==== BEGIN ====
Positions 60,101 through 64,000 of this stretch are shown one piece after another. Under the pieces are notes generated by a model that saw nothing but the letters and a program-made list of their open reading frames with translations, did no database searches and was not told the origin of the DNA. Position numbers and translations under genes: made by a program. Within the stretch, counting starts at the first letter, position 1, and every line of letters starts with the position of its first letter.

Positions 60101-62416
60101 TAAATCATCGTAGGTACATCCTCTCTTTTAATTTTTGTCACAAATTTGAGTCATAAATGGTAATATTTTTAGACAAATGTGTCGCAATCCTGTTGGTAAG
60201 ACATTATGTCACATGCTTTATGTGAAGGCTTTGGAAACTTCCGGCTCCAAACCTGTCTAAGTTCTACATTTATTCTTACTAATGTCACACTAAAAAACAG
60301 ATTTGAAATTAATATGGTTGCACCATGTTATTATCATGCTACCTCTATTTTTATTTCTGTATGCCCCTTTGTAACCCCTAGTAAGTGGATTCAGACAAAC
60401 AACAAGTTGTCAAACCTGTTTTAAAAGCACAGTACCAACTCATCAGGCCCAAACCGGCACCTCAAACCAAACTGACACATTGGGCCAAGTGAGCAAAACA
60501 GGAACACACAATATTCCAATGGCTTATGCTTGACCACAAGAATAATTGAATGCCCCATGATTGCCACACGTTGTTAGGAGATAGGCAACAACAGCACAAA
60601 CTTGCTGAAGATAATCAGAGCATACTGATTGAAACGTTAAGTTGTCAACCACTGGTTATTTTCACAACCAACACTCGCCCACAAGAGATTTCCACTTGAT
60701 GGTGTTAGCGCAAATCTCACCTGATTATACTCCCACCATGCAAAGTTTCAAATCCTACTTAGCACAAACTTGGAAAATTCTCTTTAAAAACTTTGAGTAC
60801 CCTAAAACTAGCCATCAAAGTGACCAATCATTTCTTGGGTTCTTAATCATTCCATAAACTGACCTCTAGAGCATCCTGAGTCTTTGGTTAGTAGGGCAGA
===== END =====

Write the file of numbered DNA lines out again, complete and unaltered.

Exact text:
Positions 60,101 through 64,000 of this stretch are shown one piece after another. Under the pieces are notes generated by a model that saw nothing but the letters and a program-made list of their open reading frames with translations, did no database searches and was not told the origin of the DNA. Position numbers and translations under genes: made by a program. Within the stretch, counting starts at the first letter, position 1, and every line of letters starts with the position of its first letter.

Positions 60101-62416
60101 TAAATCATCGTAGGTACATCCTCTCTTTTAATTTTTGTCACAAATTTGAGTCATAAATGGTAATATTTTTAGACAAATGTGTCGCAATCCTGTTGGTAAG
60201 ACATTATGTCACATGCTTTATGTGAAGGCTTTGGAAACTTCCGGCTCCAAACCTGTCTAAGTTCTACATTTATTCTTACTAATGTCACACTAAAAAACAG
60301 ATTTGAAATTAATATGGTTGCACCATGTTATTATCATGCTACCTCTATTTTTATTTCTGTATGCCCCTTTGTAACCCCTAGTAAGTGGATTCAGACAAAC
60401 AACAAGTTGTCAAACCTGTTTTAAAAGCACAGTACCAACTCATCAGGCCCAAACCGGCACCTCAAACCAAACTGACACATTGGGCCAAGTGAGCAAAACA
60501 GGAACACACAATATTCCAATGGCTTATGCTTGACCACAAGAATAATTGAATGCCCCATGATTGCCACACGTTGTTAGGAGATAGGCAACAACAGCACAAA
60601 CTTGCTGAAGATAATCAGAGCATACTGATTGAAACGTTAAGTTGTCAACCACTGGTTATTTTCACAACCAACACTCGCCCACAAGAGATTTCCACTTGAT
60701 GGTGTTAGCGCAAATCTCACCTGATTATACTCCCACCATGCAAAGTTTCAAATCCTACTTAGCACAAACTTGGAAAATTCTCTTTAAAAACTTTGAGTAC
60801 CCTAAAACTAGCCATCAAAGTGACCAATCATTTCTTGGGTTCTTAATCATTCCATAAACTGACCTCTAGAGCATCCTGAGTCTTTGGTTAGTAGGGCAGA